This evening I submitted the following report to the Tower Hamlets Division of the Metropolitan Police.

“I am contacting you as the police authority responsible for the area in which Barclays PLC, 1 Churchill Place, London has its HQ. From press reports today and, in particular on the basis of the Final Notice issued by the Financial Services Authority today, 27 June 2012 (FSA Reference No. 122702), I have reason to believe that a crime of fraud has been committed by Barclays Bank PLC and hereby report this alleged crime to the Metropolitan Police.”

Section 4 of the Fraud Act 2006 would seem to cover matters nicely.

I look forward to their response.

UPDATE 0942hrs 29 June 2012

This morning, the Scotsman reports that “During a visit to a police call centre in south London yesterday, Met Commissioner Bernard Hogan-Howe was asked whether he would launch an investigation into Barclays and replied: “If there were any complaints I’m sure we’d consider it.””

At 0942 this morning I received a call from the Metropolitan Police to confirm that the above report has been received. It has been allocated Call Reference Number CHS20170629002017. Since (as far as I am aware) I am not a victim of this alleged crime, the Police are unable to discuss the matter further with me but have stated that investigations are underway and that any developments will be reported in due course.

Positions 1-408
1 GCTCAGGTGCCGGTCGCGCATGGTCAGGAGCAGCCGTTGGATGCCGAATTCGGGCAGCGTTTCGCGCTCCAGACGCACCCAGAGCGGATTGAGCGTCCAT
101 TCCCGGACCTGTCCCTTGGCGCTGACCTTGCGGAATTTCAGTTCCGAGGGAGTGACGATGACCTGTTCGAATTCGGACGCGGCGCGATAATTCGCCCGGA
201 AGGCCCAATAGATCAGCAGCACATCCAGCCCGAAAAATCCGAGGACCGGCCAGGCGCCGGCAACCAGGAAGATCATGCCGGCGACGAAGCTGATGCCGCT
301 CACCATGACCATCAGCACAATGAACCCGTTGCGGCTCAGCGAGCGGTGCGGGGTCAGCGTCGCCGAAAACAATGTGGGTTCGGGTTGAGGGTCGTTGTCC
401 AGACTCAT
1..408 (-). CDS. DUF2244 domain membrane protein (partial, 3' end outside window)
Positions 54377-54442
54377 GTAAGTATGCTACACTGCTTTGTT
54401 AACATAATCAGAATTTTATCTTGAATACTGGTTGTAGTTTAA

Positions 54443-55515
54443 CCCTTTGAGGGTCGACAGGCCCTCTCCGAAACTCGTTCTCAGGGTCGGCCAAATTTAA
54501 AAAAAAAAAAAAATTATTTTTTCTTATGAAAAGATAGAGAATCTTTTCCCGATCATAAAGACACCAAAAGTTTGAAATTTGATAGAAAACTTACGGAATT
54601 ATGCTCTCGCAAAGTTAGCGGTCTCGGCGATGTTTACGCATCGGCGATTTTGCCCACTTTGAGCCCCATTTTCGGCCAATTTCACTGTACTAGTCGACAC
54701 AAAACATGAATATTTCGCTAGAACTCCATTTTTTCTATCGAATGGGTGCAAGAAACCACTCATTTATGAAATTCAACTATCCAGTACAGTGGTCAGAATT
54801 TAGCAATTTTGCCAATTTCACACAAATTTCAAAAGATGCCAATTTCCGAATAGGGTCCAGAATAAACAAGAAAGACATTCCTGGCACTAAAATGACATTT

UPDATE 2213hrs 29 June 2012

I have been advised that any crime reported to the Metropolitan Police should be allocated a cris number – a crime reference number. The number above is a call handling number. I phoned the Met this evening to ask what the cris number was and they told me that, following my earlier call this morning at 0839, the file had been closed at 0943 and no crime reference number allocated. The reason for this is that I am not a victim of the crime of fraud that I allege Barclays Bank has committed. Only a victim can report a crime. So that is that. Until the MET receive a complaint from a victim, they can happily report that no complaints have been received. from press reports today, however, the Serious Fraud Office is in discussions with the FSA.

UPDATE 2246hrs 29 June 2012

I have submitted a formal complaint to the Metropolitan Police over their handling of my report of alleged fraud.

UPDATE 13 July 2012

On 3 July, the Metropolitan Police wrote to me informing me that my crime report was not accepted because the contact forms provided for Borough police divisions in London cannot be used to report a crime. Instead, you are meant to use the online crime reporting service. But I chose not to use this because it emphatically states that it is to be used only for emergency crimes and I had no wish to waste police time. According to the police I need to make a crime allegation through the proper channels, namely by phoning 101 or in person at a police station.

I live in Edinburgh and 101 does not work from Edinburgh.

Subject: RE: Borough Contact B01-00015636
Date: 3 July 2012 16:18:47 GMT+01:00

To: Andy Wightman <>


Thank you for you contact via the generic email system. 

This system cannot be used to report a crime, and I notice you ticked the box that confirmed it is not a crime report.